Over the last couple of months several digital platforms have revealed their advertising plans. With these all new and all different ad options available, how will brands know how to make the right decision?
Core business objectives make a difference here, of course they do. However there are many other factors to take into consideration. For example, what's the current brand health in regards to consumer opinion on that particular platform? Are you at risk from consumer backlash by putting your brand 'out there'? What about the maturity of the analytics available? There's no point doing anything if you're unable to measure the impact properly.
Let's look at three recent headlines and see where and how the money might flow accordingly.
We know Instagram has committed to rolling out ads (and the first ones just this week!) and while we also know what the ads will look like, we don't know how those ads will behave, not from a client perspective at least. Questions that need answering:
- Are the images clickable? (it’s looking like a no)
- Will Instagram enable links in the accompanying copy (something hitherto it has not been keen to do and has yet to reveal as an option)?
- How is a comment or like valuable to a brand?
- How are clients supposed to be able measure success?
One of the smarter things that Instagram has (publicly) said on this, almost as an aside to potential partners, is:
“We want to show ads from businesses that are interesting to you, and to do that we will use information about what you do on Instagram and Facebook (our parent company). For instance, this might include the people you follow and the photos and videos you like on Instagram, and your interests and other basic info on Facebook.”
What this says is that if users have linked their Instagram account to their Facebook account, it's open season on cross-platform data sharing. At least the targeting should be better then, right? It remains to be seen.
UPDATE: Nitrogram has posted numbers for that first ad, and the questions still stand.
YouTube recently announced that a staggering 40 per cent of its viewers are now mobile. That's an astounding number. It also announced that very soon, these mobile viewers will be able to download videos to watch offline; a fantastic and perhaps long overdue 'innovation'. Some questions though:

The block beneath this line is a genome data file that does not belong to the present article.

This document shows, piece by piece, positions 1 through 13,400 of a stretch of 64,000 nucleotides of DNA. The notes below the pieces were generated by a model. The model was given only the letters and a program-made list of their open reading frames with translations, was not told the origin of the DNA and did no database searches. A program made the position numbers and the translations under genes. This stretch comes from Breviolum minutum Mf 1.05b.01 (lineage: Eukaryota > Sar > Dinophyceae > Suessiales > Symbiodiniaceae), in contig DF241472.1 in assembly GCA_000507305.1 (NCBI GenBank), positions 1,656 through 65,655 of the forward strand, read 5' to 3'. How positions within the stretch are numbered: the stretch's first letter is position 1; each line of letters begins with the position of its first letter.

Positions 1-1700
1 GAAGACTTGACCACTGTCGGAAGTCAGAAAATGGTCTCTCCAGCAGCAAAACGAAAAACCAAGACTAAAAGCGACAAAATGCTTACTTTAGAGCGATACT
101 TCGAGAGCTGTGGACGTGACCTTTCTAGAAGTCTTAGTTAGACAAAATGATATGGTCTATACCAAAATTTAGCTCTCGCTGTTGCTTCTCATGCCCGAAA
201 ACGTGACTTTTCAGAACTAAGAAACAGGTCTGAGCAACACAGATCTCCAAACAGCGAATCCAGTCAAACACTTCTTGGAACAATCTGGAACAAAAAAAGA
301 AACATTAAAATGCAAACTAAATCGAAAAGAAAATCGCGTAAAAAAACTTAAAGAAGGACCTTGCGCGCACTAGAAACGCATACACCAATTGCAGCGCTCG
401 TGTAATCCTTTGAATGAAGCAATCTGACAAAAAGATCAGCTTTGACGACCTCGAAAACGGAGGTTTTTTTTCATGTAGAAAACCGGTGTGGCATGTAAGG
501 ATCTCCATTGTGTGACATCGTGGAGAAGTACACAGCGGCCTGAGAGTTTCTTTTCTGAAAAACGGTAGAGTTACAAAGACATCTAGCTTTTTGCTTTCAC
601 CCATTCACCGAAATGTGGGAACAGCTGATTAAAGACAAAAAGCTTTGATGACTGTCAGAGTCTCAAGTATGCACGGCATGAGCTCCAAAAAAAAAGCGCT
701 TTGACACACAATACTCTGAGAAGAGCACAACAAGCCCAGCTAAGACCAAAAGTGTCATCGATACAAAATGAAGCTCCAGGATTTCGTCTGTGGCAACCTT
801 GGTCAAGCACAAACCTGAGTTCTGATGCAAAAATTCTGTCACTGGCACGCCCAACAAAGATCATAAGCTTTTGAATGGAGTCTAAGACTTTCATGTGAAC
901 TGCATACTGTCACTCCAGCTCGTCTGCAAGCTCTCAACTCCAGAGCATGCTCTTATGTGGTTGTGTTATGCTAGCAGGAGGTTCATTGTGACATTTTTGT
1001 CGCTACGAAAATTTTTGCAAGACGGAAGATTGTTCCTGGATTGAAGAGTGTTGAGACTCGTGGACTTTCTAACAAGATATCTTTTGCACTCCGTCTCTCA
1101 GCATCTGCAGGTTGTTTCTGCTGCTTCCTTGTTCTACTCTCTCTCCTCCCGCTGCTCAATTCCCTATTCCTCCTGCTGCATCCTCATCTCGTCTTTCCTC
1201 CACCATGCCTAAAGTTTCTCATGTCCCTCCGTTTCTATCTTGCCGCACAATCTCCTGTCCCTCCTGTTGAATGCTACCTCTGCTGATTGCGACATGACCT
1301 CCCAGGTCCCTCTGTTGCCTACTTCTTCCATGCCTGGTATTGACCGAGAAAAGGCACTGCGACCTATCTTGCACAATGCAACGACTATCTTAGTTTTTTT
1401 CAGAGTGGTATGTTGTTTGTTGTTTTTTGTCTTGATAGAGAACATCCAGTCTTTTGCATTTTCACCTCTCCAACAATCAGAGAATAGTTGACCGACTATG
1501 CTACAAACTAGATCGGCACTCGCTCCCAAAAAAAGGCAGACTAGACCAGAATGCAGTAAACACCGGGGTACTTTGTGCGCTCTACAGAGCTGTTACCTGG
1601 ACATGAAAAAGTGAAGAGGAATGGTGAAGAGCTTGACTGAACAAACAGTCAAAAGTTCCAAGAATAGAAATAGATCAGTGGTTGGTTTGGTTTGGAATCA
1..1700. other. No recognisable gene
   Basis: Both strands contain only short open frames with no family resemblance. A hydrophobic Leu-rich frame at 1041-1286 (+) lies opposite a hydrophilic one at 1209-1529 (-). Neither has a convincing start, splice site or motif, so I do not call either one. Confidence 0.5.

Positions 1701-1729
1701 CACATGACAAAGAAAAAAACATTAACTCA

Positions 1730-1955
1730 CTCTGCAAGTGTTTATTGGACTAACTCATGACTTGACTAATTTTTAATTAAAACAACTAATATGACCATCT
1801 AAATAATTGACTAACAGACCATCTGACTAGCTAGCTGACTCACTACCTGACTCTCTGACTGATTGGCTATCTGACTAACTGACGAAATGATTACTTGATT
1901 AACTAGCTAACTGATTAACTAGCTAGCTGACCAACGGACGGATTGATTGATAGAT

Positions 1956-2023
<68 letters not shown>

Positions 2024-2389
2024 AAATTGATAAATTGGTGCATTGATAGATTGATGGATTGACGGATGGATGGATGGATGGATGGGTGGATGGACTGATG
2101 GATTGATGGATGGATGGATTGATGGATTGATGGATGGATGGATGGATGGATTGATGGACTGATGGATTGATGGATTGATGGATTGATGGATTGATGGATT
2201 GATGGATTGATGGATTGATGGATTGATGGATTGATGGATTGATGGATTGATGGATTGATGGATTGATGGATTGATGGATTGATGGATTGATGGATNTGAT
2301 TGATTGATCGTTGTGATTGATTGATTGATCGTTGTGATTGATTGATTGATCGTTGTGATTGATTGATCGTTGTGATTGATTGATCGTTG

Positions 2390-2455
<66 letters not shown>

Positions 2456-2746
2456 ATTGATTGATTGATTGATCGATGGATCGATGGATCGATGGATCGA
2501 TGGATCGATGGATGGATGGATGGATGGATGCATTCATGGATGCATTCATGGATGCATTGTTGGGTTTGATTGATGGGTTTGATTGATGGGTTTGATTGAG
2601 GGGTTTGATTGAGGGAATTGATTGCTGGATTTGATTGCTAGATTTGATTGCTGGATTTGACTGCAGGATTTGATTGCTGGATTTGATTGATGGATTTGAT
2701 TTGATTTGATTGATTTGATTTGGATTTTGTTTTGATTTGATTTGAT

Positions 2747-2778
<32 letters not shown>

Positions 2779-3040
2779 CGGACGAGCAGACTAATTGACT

- How will ads work offline?
- Are ads even available to buy on offline videos?
- How can you measure the CTR on an offline banner (you can’t, right)?
- If you can, where will the data be stored, on the device? Is this open to abuse?
- How is any of this attractive to brands?
It would be an understatement to say that 'Google is pretty good at ads', so there is no doubt that answers are being lined up to these questions as you read this. But there's something else to be intrigued about: how does this affect creativity?
If nearly half of all YouTube videos are being watched on the move, and those videos themselves are being watched offline, then how does this change the way we think about creating content for mobile consumption?
Tumblr, the east coast rebel among the big boys above, has had to start getting serious about how it earns its advertising dollars. Since it was bought by Yahoo in May, Tumblr has stepped up its game considerably. Never more so than recently when it announced that it can and will start opening up more and more data (5.5billion monthly interactions, to be precise) about its audiences to potential advertisers.
Things they like, things they blog, things they re-blog, things they tag, and pretty much every other thing that Tumblr users have done to date, is up for the men and women of the ad world to pore over. This is interesting because as the current darling of the true digital generation, Tumblr knows that it has to be smart in how it not only displays its ads, but also in how it targets them. No teenager in the world wants their Tumblr habits to be made public; to know that your every click and move might have a dollar sign next to it? That might be a bit too much for some.
All of these different data points lead to one overwhelming conclusion: digital platforms are in a bind. They need their users to have data to sell and need brand advertising dollars to keep the lights on and (whisper it) actually make some money.
As a result, the platforms listed above (and others) are innovating as best they can to create a suite of seamless and dare I say it, native advertising options that will not only satisfy their partners but also be acceptable to their users.
If you’re looking at new social media activity in the new year, consider your platform choice carefully. Do your research. Understand your audience. Align it all with your business objective and then, once you’ve nailed all that, go and have a serious word with the platform you want to do business with. Ask them how they can help you achieve your goals.
Believe it or not, digital platforms are crying out for awesome ad-based things to do with you, you just have to ask.
What are you waiting for?
James Whatley is lead social strategist at Ogilvy & Mather Advertising, London. This is the first post in his new regular column for The Drum.